Friday, December 14, 2018

Crackdown in Beijing: “Using Twitter is more dangerous than street demonstrations”

Authorities in Beijing have launched a nationwide crackdown on mainland Chinese Twitter users. 

The December 5 release of 42 testimonies collected by China Change, a Chinese human rights advocacy site, details the ordeals of hundreds of Twitter users who have been detained and interrogated by national security police officers since September 2018. In most cases, police have asked — if not forced — these users to delete their posts or accounts. 

Although Twitter is blocked in mainland China, many netizens use circumvention tools, such as VPNs (virtual private networks) to visit the social media platform, get in touch with friends or access uncensored information and news. 

In 2016, there were an estimated 10 million Twitter users in mainland China. A majority of the users used the site as a news-gathering tool, and refrained from making comments, but some were outspoken, actively making critical comments when retweeting news to their friends.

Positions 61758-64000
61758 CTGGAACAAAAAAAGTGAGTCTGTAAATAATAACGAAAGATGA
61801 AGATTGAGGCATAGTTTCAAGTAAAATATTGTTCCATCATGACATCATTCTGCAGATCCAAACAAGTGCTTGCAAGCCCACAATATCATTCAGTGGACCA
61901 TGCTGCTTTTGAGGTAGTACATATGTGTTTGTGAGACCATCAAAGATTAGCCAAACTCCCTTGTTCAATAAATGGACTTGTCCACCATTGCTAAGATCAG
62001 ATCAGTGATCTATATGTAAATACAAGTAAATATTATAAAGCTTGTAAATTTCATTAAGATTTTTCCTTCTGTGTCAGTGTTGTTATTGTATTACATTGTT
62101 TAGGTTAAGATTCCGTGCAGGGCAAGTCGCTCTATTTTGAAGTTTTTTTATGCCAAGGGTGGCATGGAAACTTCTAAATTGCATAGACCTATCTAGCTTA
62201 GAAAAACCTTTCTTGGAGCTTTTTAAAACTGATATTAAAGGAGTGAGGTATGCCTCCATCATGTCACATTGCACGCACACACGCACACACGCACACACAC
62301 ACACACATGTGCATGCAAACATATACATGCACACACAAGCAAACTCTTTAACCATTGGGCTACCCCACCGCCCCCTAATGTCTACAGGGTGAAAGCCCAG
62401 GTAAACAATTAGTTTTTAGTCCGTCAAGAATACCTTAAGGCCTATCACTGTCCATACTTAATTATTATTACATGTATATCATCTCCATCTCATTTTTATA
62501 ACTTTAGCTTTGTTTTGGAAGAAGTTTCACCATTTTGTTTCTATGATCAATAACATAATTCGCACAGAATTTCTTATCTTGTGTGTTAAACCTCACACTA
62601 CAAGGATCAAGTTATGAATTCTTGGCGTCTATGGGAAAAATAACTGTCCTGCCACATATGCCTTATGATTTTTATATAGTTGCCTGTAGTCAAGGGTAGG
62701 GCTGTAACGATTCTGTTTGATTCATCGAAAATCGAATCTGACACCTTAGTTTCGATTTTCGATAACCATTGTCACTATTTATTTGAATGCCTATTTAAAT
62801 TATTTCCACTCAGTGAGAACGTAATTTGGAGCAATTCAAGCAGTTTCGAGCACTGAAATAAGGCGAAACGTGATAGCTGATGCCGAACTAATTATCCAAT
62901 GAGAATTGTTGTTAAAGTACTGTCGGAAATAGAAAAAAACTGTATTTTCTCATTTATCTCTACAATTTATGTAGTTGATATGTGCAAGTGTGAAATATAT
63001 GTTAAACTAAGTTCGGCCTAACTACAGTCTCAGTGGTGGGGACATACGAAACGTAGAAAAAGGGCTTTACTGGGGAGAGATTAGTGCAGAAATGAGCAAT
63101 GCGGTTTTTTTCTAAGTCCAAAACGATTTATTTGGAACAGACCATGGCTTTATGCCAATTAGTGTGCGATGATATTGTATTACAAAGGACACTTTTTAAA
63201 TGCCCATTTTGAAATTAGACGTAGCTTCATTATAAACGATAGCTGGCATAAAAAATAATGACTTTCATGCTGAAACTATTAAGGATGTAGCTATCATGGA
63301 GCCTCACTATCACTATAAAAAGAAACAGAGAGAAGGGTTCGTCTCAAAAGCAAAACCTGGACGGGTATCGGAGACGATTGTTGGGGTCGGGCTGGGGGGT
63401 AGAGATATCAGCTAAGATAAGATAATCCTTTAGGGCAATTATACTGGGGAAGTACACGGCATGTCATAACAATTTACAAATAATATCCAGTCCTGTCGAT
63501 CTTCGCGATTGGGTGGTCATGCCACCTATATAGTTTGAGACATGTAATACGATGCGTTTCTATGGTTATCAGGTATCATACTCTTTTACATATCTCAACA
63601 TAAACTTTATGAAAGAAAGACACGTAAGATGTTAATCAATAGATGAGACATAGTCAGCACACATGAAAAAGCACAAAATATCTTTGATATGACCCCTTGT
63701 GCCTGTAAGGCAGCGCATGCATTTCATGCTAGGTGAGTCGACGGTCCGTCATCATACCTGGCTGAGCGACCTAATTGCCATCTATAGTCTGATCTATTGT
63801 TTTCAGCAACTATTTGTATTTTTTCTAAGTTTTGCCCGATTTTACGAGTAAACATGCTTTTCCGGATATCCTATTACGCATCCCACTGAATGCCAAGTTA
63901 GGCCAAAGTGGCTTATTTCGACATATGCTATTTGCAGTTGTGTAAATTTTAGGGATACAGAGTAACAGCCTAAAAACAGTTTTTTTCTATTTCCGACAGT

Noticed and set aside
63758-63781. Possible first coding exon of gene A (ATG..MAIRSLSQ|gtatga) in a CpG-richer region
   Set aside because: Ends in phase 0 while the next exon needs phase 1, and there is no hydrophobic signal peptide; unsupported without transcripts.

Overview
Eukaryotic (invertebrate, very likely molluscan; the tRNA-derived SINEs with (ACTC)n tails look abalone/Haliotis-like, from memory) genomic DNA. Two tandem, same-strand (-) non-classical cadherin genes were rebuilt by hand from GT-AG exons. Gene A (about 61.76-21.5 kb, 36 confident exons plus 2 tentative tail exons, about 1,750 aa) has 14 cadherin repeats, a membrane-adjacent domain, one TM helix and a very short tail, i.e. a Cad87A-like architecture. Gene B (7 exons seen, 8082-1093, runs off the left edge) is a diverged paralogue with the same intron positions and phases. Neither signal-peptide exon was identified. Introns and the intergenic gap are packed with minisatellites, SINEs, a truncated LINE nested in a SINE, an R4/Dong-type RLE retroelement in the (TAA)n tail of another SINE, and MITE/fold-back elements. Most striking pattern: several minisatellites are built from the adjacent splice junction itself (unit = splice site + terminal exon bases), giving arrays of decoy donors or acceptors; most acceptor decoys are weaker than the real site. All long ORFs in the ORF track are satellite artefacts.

Mainland Chinese authorities have arrested Twitter users in the past, but there was no clear pattern or evidence of a strategic crackdown. Incidents were sporadic and random, like the 2012 arrest of a mainland Chinese Twitter user who made a joke about the collapse of the Hall of the People’s Congress. 

The current crackdown is a new and more worrisome development. It is happening nationwide and is not restricted to a specific online incident or act. The number of Twitter users who have been directly threatened is estimated to be in the hundreds or even more. 

According to a report from Radio Free Asia, cybersecurity authorities have detained and interrogated dissenting Twitter users from all over the China including Beijing, Chongqing, Guangdong, Shandong, Fujiang, Hubei and other provinces. Some have been placed on administrative detention for 10 days. One user who refused to cooperate with cybersecurity officers was arrested and may soon face prosecution. 

There is no official information about the Twitter crackdown. But the documentation efforts of China Change have allowed us to read testimonies of arrested Twitter users and their friends, providing an overview of the latest social media crackdown in the country.

[Posted at the SpookyWeather blog, December 14th, 2018.]